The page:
WWR-New York City
WWR Article Summary (tl;dr) Liz Elting, the Founder and CEO of the Elizabeth Elting Foundation and one of the most successful women entrepreneurs in America as well as a noted advocate for women's health and equality, has been named to the New York City Board of Directors of the American Heart Association.
The appointment comes following a years-long relationship between Elting and the nonprofit, during which the nationally-recognized businesswoman has served as a prominent sponsor and Co-Chair of the AHA's Go Red For Women campaign, which works to promote women's cardiac health.
With a two-year term spanning through summer of 2021, Elting's place on the board promises the AHA's heightened emphasis on women's heart health advocacy and education, a massive public health issue that has often been overlooked and underfunded. Founded in 1924, the American Heart Association has in recent years given much-needed increased attention to factors affecting women's cardiac health, publishing its first guidelines to prevent strokes in women in 2014.
Elting, a 1992 graduate of NYU's Stern School of Business who grew a dorm-room startup into a global, multibillion-dollar enterprise, has been a tireless advocate and fundraiser for the AHA for over half a decade and was named a New York City Board of Director in recognition of that longstanding and unwavering commitment.
"Liz's passion and dedication to the American Heart Association's mission is a demonstration of her commitment to the financial, recruitment, and health strategy needs of our community," said Beth Oliver, DNP, RN, Senior Vice President of Cardiac Services at Mount Sinai Heart, and Chair of the American Heart Association's New York City Board of Directors. "Our Board is steadfast in our mission to be a relentless force for a world of longer, healthier lives, and Liz is a perfect addition to help further that goal."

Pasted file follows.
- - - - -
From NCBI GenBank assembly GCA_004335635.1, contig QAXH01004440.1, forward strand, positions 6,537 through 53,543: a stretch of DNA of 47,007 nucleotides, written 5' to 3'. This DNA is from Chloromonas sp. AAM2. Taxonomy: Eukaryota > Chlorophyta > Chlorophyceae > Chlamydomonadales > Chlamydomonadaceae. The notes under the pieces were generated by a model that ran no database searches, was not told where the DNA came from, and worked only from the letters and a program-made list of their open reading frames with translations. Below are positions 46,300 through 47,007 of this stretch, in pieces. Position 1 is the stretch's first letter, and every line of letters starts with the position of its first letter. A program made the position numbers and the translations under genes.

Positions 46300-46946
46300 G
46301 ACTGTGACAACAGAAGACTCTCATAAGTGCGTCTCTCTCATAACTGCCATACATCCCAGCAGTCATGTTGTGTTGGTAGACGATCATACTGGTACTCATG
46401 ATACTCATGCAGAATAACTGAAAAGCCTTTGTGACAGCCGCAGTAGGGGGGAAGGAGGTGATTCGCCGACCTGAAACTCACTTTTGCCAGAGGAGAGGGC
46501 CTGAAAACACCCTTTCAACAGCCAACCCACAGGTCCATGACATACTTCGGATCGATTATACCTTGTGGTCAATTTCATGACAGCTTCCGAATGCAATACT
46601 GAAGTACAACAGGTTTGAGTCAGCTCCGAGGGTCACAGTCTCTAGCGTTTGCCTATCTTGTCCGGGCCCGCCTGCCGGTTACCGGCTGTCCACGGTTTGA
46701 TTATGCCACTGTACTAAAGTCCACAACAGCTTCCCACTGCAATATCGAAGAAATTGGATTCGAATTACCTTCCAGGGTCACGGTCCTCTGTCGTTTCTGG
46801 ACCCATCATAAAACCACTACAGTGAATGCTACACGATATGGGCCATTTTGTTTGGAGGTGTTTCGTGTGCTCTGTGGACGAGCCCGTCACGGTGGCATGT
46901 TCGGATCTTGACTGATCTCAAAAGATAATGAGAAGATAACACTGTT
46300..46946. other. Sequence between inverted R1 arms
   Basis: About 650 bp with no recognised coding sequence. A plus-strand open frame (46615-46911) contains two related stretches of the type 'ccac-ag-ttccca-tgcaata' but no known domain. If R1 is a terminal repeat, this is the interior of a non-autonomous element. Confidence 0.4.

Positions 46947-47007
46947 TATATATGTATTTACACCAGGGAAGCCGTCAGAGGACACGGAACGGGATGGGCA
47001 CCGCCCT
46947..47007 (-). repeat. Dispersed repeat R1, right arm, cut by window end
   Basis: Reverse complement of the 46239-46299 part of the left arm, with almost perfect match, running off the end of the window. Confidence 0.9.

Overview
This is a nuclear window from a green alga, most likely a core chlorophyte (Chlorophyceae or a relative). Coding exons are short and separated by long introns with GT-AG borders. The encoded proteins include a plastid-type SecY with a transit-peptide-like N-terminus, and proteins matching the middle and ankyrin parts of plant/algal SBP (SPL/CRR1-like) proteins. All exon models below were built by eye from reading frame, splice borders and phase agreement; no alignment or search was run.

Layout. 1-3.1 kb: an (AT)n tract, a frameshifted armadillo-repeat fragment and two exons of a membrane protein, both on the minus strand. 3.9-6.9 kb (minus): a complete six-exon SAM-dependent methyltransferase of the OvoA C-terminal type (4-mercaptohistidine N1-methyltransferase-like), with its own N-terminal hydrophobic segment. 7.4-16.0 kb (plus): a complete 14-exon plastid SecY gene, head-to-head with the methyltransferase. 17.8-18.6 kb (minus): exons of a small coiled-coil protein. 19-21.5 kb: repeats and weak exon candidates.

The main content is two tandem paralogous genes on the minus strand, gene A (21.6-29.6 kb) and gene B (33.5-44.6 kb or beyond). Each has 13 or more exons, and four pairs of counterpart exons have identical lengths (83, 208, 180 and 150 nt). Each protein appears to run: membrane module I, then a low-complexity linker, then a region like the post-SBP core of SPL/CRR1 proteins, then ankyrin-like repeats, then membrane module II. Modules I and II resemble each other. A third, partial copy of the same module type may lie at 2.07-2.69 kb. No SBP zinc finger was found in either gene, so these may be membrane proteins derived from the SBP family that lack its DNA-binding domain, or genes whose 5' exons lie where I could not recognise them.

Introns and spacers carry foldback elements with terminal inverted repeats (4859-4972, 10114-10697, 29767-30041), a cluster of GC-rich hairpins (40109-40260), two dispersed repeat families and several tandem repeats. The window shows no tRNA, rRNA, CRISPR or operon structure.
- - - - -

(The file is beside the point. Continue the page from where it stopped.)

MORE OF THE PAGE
A global entrepreneur, four-times recognized as one Forbes' "Richest Self-Made Women," in 2018, Elting fully dedicated herself to her advocacy and philanthropic work through the creation of the Elizabeth Elting Foundation. The Foundation is committed to promoting women's equality both inside and outside the workplace through education, public health, and policy advocacy.
"Women's health is a subject near and dear to my heart," said Elting. "The signs and symptoms of heart disease aren't the same in women as in men, and far too often those symptoms aren't known or talked about. Worse, even doctors can be unaware and prone to dismissing women's health concerns. Through Go Red For Women, the AHA has been giving women the tools we need to take control of our own health and be our own best advocates. I'm honored to be a part of that effort."
Elting has previously been recognized for her efforts and achievements by the National Organization of Women, Forbes, American Express, and Entrepreneur, among others.